A Look At Grace Mugabe: The Office Worker Who Wanted To Rule Zimbabwe

The spectacular rise and fall of Zimbabwe’s uncompromising First Lady, Grace Mugabe, had an unusual beginning: an office affair. It was the early 1990s when President Robert Mugabe’s eye fell upon one of his shy young typists.

She would become his wife, a ferociously ambitious politician and, more than two decades later, a contributor to the downfall of her 93-year-old husband.

President Mugabe is trying to cling to power after the military took over this week in response to his purge of vice president Emmerson Mnangagwa, 75, a liberation war fighter and Grace’s sworn enemy.
A Look At Grace Mugabe: The Office Worker Who Wanted To Rule Zimbabwe
Mnangagwa’s aides even accused her of trying to poison him with ice cream from her dairy farm this year. She denies this.

Grace, now 52 and under house arrest in Harare, had been calling for Mnangagwa’s removal for weeks as the two fought an increasingly bitter winner-takes-all contest to succeed the man who has led Zimbabwe since independence from Britain in 1980.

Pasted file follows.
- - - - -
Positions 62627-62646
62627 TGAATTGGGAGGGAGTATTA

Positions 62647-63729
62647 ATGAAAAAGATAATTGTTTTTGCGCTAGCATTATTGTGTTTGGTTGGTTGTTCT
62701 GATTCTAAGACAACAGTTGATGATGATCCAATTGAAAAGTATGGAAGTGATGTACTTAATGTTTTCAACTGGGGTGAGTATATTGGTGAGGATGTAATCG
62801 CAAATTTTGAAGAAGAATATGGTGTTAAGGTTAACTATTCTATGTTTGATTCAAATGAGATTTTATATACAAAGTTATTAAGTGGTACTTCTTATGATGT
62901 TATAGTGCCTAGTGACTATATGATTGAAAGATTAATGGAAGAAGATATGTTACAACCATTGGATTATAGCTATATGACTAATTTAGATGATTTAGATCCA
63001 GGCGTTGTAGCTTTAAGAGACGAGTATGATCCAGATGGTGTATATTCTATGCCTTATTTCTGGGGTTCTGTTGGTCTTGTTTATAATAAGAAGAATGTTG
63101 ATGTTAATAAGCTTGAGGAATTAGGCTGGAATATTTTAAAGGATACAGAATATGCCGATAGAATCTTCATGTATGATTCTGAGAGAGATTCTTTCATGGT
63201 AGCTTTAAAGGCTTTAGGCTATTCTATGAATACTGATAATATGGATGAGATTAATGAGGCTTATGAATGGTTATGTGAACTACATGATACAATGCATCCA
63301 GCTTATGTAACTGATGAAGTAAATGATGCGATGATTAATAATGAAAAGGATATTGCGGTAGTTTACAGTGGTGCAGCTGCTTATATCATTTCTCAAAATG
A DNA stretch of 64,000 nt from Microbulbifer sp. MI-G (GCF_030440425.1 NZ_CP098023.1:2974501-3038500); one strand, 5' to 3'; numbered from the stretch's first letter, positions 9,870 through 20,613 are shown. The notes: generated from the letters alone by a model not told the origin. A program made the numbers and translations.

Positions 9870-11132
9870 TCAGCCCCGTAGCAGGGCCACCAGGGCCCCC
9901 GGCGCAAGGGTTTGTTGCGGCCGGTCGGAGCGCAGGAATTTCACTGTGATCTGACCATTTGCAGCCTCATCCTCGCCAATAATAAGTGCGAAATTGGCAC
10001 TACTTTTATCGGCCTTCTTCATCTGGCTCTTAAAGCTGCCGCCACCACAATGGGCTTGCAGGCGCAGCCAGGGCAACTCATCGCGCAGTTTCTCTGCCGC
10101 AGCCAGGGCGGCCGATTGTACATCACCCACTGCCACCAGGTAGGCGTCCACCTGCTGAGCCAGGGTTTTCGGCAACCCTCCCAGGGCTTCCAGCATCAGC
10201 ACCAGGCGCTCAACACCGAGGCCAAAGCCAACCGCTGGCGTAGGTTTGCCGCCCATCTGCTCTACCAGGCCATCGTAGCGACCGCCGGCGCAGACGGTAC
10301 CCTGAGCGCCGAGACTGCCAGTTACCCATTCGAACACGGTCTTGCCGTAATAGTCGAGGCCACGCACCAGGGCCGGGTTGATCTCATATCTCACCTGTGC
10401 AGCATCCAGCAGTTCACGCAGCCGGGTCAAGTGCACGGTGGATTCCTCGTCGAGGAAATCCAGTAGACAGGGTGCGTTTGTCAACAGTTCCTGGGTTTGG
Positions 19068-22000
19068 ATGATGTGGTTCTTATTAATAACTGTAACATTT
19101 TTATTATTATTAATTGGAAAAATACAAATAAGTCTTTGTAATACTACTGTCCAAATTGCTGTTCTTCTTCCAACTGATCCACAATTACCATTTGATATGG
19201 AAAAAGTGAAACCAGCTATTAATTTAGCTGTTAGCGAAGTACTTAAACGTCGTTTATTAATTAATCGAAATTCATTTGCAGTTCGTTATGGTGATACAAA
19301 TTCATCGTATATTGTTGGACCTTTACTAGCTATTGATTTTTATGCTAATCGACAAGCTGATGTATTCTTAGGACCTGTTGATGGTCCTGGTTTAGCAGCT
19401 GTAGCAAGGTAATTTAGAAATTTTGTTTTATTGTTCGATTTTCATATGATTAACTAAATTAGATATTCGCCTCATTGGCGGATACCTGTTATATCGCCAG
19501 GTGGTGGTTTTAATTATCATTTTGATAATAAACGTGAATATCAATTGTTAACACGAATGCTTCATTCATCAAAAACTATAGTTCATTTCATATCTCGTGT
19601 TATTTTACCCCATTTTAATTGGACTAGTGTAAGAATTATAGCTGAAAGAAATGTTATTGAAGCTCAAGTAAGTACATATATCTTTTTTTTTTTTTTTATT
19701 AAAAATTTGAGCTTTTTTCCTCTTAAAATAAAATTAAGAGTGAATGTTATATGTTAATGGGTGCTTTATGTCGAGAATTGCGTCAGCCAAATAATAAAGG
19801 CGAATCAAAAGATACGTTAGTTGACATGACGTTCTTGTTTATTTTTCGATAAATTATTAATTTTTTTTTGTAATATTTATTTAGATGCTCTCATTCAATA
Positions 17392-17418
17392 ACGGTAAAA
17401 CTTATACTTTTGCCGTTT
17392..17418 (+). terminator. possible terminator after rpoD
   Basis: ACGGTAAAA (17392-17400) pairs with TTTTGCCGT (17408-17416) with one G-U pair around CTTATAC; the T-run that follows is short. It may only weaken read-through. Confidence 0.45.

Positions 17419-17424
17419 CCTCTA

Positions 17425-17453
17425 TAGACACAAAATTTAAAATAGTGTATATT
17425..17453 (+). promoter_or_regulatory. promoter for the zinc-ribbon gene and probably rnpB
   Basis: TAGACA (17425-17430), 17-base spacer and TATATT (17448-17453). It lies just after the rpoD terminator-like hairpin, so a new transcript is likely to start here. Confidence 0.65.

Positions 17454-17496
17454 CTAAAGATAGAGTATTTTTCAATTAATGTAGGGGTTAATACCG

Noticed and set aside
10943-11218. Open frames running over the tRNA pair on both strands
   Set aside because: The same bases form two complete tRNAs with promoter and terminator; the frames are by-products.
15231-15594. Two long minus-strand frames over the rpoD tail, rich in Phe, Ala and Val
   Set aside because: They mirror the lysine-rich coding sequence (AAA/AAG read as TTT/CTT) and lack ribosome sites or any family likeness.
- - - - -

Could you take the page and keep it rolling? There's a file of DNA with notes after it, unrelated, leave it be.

It wasn’t the first time Grace had wielded influence over her husband. When it appeared former vice president Joice Majuru was in line to succeed Mugabe in 2014, he fired her following public rallies at which Grace derided Majuru.

This time she appears to have gone too far.

The purge of Mnangagwa and many of his comrades irked the military, who had no intention of allowing Grace and her youthful Generation 40 (G40) faction of the ruling ZANU-PF to take over the political reins.

Deeply unpopular among much of the Zimbabwean public due to her alleged corruption and volatile temper, Grace does not have the liberation credentials the military believe are required to be a Zimbabwean ruler.

The lavish lifestyle that earned her the nickname “Gucci Grace” and the political ambition that almost propelled her to the presidency were not evident when she met her future husband.

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